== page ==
To hasten investments in Brazil, its government will ease by this March a tax increase imposed on imported cars for automakers investing to construct local assembly plants. Mauro Borges Lemos, head of the Brazilian Industrial Development Agency (the government's chief industrial policy maker), said that the surcharge of up to 30% was implemented last month, despite protests from Chinese automakers, to stop the onslaught of imported cars being sold in Brazil, the biggest economy in Latin America. The agency hasn’t finalized yet the details of how the roll back will be applied.
Among the companies that benefit from this change are Anhui Jianghuai Automobile Group from China and BMW. These two companies have revealed intentions to make investments in Brazil. Lemos told Brasilia last Thursday that this tax had been used as an emergency brake so it will now be lowered. He said that this move is treated as an “incentive” to hasten investments and is considered part of a wider effort to raise the competitiveness of Brazil's manufacturers, which lost share in a strong consumer market as a 35% rally in the real since the end of 2008 decreases the cost of imports, specifically from China.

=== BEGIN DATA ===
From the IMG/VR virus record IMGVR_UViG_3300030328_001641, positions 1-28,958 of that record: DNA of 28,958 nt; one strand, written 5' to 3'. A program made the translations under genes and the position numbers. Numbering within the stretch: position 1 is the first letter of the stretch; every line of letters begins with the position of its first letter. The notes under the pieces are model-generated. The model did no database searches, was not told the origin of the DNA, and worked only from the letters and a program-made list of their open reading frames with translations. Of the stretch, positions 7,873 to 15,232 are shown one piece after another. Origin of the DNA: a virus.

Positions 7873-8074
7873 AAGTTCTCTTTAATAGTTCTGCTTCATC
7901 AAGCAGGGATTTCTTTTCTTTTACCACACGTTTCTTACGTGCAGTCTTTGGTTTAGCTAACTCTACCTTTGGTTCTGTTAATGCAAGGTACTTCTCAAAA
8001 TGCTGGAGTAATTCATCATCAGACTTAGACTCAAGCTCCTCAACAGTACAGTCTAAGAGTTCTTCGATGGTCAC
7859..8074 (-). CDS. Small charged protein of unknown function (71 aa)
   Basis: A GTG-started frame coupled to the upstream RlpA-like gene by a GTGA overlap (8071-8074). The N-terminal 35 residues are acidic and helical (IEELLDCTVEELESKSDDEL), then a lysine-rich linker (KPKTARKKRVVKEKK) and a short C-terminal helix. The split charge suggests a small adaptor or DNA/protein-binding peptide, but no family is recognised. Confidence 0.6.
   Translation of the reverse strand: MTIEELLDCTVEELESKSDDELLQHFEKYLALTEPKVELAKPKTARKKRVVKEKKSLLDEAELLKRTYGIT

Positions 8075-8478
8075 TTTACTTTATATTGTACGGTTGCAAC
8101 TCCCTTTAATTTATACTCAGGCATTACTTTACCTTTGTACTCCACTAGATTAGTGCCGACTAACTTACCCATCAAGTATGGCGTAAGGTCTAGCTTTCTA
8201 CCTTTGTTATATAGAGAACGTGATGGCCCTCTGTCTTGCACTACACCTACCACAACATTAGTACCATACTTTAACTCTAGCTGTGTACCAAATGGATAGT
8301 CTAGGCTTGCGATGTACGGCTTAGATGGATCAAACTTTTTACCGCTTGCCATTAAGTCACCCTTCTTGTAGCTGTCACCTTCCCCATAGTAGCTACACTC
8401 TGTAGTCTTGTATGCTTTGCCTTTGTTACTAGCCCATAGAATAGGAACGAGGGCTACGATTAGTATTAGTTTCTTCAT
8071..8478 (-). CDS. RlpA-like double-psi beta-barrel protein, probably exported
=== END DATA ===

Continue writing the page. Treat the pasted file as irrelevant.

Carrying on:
Last year, auto imports have gone up by 30%, making up about 23.6% of vehicles licensed compared with 18.8% in 2010. BMW and Anhui Jianghuai Automobile Group have yet to comment. Towards the later part of the year, the government will reveal plans to reduce the so-called IPI tax over the upcoming four years, starting in 2013, offering bigger breaks for vehicles that comply with higher fuel efficiency and safety standards and having a larger share of parts made locally. Lemos added that as its technology is “below world standards," they’re aiming for “modernization." [source: Bloomberg]